• Connected health technologies, either in the form of an electronic health record (EHR) or as a supplemental module of an EHR, dynamically support the feedback related to participation in the QPP and quality improvement in general, and we believe that the CMS’ evaluation must reflect the fact that remote monitoring and telehealth – across patient conditions – offer such key “health IT functionalities,” including the automatic collection and transmission of important biometrics for timely caregiver review and analysis, which contribute to the improvement of beneficiary health outcomes by reducing healthcare disparities in support of the feedback loop related to Quality Payment Program participation. Diverse APIs are emerging to assist in bringing PGHD into the continuum of care through the efforts of innovative technology developers, which should be enabled through appropriate steps by HHS to ensure interoperability. Further, we urge CMS to consider shifting away from rigidly requiring the use of certified EHR technology (CEHRT) to an outcomes-based approach that would permit the responsible use of non-CEHRT by MIPS caregivers.
  • We urge CMS to make compliance burdens for Promoting Interoperability (PI) participants as low as possible to maximize participation, and supports proposed changes to the PI scoring regime and measures proposed with increased flexibility and lower compliance burdens in mind (e.g., scoring measures at the objective level; and moving away from numerator/denominator scoring, and instead utilize a yes/no attestation; and aligning the hospital and physician PI programs by extending the 50-point score standard – recently finalized for hospitals in the IPPS – to physicians).
  • We support Congress’s goal of realizing innovative APMs and continues to work with stakeholders to find eligible alternatives to MIPS. At a minimum, we strongly believe that APMs must affect the utilization of connected health technology in a significantly expanded way. APMs, with their financial and operational incentives, should demonstrate the best uses of remote monitoring or telehealth tools. To date, CMS has not discussed telehealth and remote monitoring’s key role in the success of APMs. We believe that this oversight may force eligible clinicians, as well as other key stakeholders and organizations, to make the unfortunate conclusion that telehealth and remote monitoring do not have a role in APMs. We call on CMS to provide this crucial commentary and insight in the final CY2019 QPP rule. Such a step would also be consistent with CMS endorsement of telehealth and remote monitoring in MIPS.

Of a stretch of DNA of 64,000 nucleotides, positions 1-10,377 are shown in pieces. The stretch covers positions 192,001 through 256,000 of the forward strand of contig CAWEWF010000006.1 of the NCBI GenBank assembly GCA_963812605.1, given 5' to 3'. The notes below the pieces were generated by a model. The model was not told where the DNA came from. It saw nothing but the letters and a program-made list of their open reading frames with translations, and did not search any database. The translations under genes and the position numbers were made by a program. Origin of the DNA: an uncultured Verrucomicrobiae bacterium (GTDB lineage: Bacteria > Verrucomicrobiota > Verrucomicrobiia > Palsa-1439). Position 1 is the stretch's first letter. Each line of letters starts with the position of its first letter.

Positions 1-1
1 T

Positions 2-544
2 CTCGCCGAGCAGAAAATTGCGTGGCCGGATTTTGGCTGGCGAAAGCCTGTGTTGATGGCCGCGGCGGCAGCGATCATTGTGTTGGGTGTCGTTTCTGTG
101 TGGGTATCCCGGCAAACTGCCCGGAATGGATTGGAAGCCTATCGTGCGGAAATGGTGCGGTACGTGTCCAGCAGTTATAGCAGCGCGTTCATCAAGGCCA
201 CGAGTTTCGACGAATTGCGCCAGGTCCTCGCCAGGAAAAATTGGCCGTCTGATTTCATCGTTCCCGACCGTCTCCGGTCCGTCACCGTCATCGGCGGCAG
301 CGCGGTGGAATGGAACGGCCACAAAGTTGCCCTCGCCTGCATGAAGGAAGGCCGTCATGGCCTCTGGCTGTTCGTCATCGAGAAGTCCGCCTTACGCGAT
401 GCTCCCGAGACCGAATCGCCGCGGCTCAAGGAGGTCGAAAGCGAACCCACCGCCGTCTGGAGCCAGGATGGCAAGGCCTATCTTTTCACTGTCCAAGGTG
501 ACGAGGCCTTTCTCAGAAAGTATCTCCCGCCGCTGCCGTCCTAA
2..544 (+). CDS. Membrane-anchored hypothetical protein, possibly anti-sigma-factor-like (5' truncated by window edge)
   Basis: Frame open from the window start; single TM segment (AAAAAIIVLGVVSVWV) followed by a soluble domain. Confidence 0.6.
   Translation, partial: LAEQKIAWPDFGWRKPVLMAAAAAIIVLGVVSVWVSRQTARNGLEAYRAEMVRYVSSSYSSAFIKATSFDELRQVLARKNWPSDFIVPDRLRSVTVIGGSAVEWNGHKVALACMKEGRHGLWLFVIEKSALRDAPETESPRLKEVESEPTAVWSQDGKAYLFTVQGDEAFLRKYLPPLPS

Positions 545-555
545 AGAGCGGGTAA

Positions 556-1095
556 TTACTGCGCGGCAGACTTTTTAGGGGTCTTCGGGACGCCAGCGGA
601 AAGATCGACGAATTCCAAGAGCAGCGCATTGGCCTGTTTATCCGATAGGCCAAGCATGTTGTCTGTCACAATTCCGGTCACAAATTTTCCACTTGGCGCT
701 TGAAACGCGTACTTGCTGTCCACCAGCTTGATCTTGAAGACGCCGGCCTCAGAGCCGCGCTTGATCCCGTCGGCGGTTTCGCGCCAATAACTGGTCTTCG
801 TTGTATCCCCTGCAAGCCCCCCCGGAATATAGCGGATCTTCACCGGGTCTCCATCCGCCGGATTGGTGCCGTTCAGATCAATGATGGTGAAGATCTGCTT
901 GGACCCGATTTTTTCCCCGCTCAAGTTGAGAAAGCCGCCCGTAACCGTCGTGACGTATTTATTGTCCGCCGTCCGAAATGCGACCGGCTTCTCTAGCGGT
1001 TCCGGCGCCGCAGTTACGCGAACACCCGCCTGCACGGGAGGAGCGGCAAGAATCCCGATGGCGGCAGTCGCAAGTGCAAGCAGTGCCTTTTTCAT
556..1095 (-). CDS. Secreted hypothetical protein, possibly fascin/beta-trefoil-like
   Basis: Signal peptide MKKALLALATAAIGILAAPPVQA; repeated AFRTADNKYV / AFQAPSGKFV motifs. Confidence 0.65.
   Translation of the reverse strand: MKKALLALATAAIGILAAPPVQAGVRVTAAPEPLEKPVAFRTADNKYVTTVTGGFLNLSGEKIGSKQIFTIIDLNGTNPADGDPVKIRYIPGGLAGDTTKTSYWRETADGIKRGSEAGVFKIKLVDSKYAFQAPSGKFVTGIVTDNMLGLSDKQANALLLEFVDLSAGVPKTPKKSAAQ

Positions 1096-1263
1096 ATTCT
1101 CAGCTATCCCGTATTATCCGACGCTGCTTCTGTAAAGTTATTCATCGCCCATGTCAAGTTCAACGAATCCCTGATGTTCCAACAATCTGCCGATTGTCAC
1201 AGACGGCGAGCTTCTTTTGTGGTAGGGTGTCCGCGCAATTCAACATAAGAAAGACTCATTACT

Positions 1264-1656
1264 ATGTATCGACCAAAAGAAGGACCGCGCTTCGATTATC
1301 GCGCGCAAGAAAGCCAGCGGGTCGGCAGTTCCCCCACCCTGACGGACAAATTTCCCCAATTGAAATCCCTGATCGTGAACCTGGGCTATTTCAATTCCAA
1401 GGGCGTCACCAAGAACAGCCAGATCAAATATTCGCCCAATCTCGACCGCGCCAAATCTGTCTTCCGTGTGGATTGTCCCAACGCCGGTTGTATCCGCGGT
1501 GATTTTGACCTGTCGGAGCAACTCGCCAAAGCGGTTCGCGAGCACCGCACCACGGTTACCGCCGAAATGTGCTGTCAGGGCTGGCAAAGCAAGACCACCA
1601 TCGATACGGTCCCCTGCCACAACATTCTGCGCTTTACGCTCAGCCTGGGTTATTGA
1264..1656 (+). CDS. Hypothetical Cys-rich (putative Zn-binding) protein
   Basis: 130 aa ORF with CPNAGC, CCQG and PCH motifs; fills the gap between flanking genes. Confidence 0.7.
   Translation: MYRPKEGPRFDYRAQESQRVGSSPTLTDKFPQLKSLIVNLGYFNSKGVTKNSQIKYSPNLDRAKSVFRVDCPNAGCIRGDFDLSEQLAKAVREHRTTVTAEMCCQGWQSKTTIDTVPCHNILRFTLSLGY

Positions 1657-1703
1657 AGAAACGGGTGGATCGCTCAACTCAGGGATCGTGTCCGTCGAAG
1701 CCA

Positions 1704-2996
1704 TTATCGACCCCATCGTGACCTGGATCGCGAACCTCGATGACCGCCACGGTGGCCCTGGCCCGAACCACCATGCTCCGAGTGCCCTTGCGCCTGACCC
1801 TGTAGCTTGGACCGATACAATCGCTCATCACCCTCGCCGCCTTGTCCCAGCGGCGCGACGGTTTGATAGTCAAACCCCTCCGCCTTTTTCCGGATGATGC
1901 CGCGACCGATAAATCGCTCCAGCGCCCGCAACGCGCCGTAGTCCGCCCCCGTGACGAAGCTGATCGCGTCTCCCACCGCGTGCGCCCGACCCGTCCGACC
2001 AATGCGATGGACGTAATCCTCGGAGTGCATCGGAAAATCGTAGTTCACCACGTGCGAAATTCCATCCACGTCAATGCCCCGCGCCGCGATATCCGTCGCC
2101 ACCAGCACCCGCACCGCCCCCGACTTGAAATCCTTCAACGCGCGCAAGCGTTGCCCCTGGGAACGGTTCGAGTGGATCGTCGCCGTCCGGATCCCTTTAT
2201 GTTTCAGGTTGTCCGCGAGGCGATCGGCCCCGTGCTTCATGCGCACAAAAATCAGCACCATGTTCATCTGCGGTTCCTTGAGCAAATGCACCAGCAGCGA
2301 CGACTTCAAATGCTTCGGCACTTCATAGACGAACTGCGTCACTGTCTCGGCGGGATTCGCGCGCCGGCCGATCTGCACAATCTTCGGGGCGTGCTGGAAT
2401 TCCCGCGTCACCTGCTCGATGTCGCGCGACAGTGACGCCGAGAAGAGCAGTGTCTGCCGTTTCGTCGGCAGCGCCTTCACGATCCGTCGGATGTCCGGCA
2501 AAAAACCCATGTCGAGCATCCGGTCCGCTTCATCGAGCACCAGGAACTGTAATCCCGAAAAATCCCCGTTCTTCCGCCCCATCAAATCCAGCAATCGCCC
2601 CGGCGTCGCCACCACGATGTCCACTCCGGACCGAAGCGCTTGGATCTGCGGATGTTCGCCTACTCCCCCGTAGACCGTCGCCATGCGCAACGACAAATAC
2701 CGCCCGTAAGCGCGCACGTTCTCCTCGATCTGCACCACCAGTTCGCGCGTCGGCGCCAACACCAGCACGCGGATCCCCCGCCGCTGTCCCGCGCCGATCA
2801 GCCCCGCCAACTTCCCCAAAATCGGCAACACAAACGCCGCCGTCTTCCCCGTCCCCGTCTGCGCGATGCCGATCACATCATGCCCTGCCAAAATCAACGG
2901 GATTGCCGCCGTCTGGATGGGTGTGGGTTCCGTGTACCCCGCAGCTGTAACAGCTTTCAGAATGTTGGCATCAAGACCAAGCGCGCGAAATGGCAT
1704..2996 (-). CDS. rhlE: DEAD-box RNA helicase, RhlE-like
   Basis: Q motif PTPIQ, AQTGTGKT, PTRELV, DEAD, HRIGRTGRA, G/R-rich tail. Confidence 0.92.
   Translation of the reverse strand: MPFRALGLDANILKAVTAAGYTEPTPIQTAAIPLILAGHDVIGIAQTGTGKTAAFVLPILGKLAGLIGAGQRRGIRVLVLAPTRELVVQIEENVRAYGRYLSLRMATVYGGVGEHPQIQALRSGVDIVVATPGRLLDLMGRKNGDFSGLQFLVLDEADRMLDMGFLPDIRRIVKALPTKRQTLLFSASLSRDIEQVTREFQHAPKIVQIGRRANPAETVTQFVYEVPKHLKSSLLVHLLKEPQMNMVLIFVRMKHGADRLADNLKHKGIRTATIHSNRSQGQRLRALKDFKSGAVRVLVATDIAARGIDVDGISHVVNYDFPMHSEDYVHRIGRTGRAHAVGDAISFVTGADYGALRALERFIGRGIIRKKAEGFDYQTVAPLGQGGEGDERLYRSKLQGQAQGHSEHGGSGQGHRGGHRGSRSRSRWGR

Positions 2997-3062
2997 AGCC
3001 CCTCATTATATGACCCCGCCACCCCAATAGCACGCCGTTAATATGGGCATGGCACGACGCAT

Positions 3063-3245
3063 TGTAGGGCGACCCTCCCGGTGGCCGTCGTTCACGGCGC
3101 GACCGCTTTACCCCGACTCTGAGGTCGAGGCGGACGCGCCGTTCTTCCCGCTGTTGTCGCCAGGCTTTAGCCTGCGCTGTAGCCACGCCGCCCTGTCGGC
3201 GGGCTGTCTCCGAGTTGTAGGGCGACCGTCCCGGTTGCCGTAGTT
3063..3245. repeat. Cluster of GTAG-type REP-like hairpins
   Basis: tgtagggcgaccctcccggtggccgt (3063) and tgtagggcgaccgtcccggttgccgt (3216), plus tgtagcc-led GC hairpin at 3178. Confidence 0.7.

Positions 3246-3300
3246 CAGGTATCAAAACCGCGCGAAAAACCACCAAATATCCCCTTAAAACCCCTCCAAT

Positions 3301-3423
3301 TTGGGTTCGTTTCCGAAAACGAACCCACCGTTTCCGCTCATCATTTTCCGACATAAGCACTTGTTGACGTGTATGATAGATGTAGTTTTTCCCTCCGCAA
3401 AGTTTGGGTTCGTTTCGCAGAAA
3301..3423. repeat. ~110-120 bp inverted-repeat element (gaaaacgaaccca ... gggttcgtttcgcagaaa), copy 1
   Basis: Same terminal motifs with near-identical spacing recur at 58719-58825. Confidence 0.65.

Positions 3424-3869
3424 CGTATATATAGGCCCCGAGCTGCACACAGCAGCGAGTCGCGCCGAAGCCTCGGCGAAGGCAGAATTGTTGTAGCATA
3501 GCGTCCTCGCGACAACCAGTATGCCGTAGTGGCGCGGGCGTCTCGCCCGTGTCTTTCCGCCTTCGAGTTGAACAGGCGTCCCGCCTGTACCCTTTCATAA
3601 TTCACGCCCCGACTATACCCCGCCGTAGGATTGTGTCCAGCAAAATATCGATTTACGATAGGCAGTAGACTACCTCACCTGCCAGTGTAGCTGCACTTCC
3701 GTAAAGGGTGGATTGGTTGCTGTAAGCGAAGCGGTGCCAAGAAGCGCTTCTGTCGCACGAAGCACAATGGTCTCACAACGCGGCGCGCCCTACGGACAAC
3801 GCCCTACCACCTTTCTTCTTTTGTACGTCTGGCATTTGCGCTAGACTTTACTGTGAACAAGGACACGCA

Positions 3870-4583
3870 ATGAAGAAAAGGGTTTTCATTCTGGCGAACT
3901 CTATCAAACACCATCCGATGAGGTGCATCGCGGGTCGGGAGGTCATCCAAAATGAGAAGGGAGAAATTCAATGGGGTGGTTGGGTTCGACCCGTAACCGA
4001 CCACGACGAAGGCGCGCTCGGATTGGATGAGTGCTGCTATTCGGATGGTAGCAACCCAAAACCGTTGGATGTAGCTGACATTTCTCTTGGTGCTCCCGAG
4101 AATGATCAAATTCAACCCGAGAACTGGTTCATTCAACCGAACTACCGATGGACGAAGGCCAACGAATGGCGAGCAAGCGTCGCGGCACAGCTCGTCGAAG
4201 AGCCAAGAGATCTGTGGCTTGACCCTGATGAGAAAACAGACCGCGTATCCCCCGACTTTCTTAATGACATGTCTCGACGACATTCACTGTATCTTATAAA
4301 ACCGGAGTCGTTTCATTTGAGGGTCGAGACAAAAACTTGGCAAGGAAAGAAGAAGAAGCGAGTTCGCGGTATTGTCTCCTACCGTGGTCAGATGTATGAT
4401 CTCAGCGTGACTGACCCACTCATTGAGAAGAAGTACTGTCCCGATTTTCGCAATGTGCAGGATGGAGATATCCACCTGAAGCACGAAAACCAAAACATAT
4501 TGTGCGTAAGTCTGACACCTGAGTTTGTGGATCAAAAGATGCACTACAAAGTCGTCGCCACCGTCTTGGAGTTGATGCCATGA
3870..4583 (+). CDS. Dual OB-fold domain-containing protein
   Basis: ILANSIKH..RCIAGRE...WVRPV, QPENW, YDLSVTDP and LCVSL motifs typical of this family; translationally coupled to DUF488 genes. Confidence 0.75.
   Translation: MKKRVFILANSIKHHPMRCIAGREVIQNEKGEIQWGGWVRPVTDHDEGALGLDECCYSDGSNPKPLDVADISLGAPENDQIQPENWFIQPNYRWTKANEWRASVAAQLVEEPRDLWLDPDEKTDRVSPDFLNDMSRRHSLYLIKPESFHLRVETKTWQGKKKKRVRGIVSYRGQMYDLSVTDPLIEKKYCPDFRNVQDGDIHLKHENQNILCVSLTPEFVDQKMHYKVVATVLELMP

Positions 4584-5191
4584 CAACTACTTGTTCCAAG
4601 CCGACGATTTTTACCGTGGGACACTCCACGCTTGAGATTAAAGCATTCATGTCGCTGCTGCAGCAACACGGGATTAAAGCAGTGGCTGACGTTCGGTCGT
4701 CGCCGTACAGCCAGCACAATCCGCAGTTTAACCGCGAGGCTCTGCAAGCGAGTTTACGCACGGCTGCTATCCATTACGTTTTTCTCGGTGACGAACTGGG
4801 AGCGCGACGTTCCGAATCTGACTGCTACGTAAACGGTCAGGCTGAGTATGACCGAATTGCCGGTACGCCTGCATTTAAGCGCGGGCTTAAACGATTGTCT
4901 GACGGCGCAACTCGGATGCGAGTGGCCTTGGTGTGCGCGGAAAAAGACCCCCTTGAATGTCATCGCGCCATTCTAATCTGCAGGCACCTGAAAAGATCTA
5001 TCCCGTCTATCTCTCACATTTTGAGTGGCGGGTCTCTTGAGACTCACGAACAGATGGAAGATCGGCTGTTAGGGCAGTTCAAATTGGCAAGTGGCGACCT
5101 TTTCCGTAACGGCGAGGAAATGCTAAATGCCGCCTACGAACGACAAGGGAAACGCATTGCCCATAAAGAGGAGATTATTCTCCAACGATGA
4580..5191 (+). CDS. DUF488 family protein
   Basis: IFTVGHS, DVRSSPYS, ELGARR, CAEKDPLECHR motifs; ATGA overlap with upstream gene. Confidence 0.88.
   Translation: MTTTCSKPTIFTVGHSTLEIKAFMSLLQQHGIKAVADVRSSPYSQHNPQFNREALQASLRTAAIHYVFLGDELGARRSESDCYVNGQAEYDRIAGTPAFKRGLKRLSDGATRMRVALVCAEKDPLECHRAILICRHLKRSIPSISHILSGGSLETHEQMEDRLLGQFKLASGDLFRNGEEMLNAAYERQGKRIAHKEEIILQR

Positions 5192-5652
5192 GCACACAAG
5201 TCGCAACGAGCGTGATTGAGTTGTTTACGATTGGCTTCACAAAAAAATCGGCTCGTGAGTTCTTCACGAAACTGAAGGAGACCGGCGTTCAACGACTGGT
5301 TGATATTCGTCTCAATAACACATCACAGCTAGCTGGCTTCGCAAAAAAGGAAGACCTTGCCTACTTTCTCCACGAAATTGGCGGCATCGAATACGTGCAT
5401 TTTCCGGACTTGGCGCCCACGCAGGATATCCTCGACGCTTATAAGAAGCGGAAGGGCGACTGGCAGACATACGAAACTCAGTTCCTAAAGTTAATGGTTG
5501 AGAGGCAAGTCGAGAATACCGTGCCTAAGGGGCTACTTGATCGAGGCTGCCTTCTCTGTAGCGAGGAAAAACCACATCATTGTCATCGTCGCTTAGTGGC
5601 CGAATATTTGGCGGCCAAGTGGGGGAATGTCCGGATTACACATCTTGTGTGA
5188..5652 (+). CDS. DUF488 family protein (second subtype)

• Regarding program integrity risks, we note our support for measures to avoid waste, fraud and abuse. The use of asynchronous technology as a modality does not inherently mean that it will translate to greater waste, fraud and abuse; to the contrary, program integrity is more easily ensured through real-time data analytics that greater use of connected health technologies provide. We therefore urge CMS to embrace asynchronous and automated connected health modalities to utilize the ability of these technologies to improve the ability to avoid programmatic waste. Additional measures should be implemented for specific modalities based on demonstrated heightened risks to program integrity, specific to that modality.

We appreciate CMS’ seeking input on its draft CY2019 PFS and QPP, and for its proposals to leverage the incredible potential of remote patient monitoring technologies. We encourage CMS’ thoughtful consideration of the above input and stand ready to assist further in any way that we can.


American Association for Respiratory Care (AARC)Medical Society of Northern Virginia
American Heart AssociationNational Association of ACOs
Baxter CorporationPodimetrics
Connected Health InitiativeStartup Health
Dogtown MediaTytoCare
For All AbilitiesUnaliWear

1 Centers for Medicare and Medicaid Services, Medicare and Medicaid Programs, Medicare Program; Revisions to Payment Policies Under the Physician Fee Schedule and Other Revisions to Part B for CY 2019; Medicare Shared Savings Program Requirements; Quality Payment Program; and Medicaid Promoting Interoperability Program, 83 FR 35704 (July 27, 2018) (“Draft CY2019 PFS/QPP”).